Structure is an integral part of Wyken Hall’s design, which for Sir Kenneth means varied hedging
“We have a lot of hedges at Wyken Hall and they do add greatly to the year-round structure of the gardens. I find the greatest challenge is to stop them getting too big. In particular, they can get very wide before you have really noticed. It is, of course, important to select plants suited to your site. We have a hornbeam avenue underplanted with Teucrium x lucidrys (a very good plant to use if you have suffered from box blight), which is based on one at the National Trust garden in Hidcote, Gloucestershire, that I always rather coveted. Fortunately, hornbeam does very well on our heavy soil. It went in around 2000, to give us a vista from the house down to the Red Hot Border, and grows so vigorously that we cut it twice a year, first in June and again in October.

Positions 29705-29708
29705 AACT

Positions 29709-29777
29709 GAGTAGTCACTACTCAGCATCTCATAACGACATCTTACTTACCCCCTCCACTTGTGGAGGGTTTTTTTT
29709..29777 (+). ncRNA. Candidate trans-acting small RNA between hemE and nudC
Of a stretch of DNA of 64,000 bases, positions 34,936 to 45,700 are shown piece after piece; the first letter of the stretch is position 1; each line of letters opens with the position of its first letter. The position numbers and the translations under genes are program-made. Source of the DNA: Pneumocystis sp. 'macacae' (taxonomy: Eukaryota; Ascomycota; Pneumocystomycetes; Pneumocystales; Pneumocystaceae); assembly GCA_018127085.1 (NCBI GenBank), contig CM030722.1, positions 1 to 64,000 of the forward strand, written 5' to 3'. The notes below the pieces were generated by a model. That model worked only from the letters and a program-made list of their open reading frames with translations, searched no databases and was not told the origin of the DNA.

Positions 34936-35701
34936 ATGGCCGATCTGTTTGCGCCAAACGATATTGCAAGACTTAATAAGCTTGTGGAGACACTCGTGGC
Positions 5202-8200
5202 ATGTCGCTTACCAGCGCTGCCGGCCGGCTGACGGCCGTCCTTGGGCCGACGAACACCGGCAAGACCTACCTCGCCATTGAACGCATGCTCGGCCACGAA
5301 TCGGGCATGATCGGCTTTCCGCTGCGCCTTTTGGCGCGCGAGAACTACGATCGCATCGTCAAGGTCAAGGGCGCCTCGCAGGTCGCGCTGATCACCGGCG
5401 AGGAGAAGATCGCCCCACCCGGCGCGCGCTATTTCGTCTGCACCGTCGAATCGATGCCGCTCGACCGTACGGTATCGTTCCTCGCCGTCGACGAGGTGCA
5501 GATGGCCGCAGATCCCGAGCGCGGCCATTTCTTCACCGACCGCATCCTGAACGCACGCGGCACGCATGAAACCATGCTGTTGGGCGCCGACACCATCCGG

“I always advise people that yew makes the best hedge, but we also have a maze that was planted in copper beech. When half the beech died, we replaced it with hornbeam, which makes a nice mixture. My mother used to love making mazes – she would draw them in the sand on the beach for us when we were children – and she designed this one just before she died, so we made it in her memory.”
Sir Kenneth has used structural planting and topiary in places, including this avenue of pleached hornbeams underplanted with Teucrium x lucidrys.